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Growth Hormone Deficiency Medications (cont.)

Recombinant Human Growth Hormone

  • Generic/trade names: Somatropin (Genotropin, Humatrope, Nutropin, Saizen), somatrem (Humatrope, Protropin)

  • How recombinant human growth hormone (rhGH) works: Purified growth hormone (GH) is manufactured by recombinant DNA technology. RhGH increases the growth rate in children whose long-bone growth is not yet completed.

  • Who should not use these medications

    • People with allergy to rhGH

    • People with respiratory failure

    • People with active cancer

    • People with closed epiphyses (that is, with completed long-bone growth): Some evidence suggests that adults with closed epiphyses and growth hormone deficiency may still benefit from GH replacement; this is not yet a completely settled question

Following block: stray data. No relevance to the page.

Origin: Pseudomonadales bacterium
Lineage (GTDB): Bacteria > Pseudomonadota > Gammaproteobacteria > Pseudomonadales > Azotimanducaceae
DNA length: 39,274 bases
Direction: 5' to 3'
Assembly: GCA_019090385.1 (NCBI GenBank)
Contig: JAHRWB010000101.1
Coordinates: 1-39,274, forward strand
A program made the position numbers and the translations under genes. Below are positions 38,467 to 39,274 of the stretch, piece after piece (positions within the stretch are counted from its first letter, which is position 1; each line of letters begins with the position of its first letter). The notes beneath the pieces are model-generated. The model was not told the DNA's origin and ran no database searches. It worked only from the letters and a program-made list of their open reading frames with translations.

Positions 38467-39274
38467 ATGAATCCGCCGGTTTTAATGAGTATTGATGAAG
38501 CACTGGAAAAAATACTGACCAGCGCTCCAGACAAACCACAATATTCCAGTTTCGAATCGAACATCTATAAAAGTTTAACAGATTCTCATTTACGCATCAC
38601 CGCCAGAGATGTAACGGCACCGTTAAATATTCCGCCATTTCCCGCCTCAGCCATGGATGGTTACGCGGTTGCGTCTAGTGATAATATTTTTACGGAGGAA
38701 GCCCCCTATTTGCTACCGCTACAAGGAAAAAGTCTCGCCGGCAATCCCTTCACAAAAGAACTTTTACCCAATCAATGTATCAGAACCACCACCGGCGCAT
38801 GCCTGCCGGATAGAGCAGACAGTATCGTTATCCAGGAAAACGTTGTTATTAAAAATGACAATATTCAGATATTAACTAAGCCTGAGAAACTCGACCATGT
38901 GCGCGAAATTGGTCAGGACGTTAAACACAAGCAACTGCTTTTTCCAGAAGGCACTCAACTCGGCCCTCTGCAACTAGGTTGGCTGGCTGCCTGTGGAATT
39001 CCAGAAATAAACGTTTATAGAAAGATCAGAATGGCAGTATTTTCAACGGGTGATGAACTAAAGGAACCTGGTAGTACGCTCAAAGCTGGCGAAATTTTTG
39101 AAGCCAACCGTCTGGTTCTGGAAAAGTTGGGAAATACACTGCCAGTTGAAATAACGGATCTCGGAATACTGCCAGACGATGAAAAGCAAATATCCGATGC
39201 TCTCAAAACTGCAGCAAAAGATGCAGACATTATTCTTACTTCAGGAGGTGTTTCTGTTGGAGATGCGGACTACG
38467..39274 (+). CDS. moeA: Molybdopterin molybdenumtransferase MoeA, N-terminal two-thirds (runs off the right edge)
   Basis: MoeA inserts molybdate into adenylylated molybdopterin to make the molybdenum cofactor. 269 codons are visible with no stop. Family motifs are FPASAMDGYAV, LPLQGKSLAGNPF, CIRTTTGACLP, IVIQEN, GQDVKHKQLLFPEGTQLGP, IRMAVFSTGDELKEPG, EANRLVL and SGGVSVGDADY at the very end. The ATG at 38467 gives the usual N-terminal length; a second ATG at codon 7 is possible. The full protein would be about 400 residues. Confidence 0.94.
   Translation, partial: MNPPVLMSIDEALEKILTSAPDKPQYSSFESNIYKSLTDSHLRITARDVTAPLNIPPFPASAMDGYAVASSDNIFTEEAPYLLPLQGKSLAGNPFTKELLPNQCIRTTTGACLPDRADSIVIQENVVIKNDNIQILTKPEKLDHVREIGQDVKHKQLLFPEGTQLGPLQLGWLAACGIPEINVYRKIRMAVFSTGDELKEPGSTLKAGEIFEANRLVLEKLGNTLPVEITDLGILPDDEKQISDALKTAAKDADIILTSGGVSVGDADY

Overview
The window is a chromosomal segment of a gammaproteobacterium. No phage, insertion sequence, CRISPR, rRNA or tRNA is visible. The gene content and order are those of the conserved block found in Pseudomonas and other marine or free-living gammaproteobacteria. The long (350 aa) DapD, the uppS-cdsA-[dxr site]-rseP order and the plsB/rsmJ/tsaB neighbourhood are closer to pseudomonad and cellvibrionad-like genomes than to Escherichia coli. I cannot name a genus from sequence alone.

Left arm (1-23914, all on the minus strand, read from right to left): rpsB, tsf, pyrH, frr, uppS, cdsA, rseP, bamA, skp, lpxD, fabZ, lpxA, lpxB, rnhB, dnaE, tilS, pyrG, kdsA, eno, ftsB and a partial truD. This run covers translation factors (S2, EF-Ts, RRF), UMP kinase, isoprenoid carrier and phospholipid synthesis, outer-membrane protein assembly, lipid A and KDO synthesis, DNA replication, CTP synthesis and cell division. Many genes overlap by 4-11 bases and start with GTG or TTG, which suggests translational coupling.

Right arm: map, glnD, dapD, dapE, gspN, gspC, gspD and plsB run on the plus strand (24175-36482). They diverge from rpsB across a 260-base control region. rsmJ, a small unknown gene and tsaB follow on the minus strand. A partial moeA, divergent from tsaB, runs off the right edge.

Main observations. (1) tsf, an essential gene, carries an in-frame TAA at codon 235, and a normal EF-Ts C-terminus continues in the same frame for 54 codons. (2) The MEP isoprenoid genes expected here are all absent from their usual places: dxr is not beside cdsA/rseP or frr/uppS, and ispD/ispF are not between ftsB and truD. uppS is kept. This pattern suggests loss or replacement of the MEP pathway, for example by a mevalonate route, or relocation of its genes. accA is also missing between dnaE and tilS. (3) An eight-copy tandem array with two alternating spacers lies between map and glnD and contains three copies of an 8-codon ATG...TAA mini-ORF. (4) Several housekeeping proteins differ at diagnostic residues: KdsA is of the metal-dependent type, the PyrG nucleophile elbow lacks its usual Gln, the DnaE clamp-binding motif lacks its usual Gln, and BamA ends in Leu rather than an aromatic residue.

• Use: rhGH is administered by subcutaneous injections (shallow injections administered just under the skin). The dose is adjusted according to the growth response. Depending on which preparation is prescribed, the dose may be administered 5-7 times a week, every 2 weeks, or once each month.

  • Drug or food interactions: High doses of corticosteroids (for example, prednisone [Deltasone, Meticorten]) inhibit the growth-promoting effects of rhGH. Dose adjustments may be needed for people taking diabetes medications.

  • Side effects: At certain intervals, the doctor will monitor blood sugar levels. Antibodies to rhGH may develop and prevent some individuals from getting a better response.

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Read What Your Physician is Reading on Medscape

Growth Hormone Deficiency »

The somatotroph cells of the anterior pituitary gland produce growth hormone.

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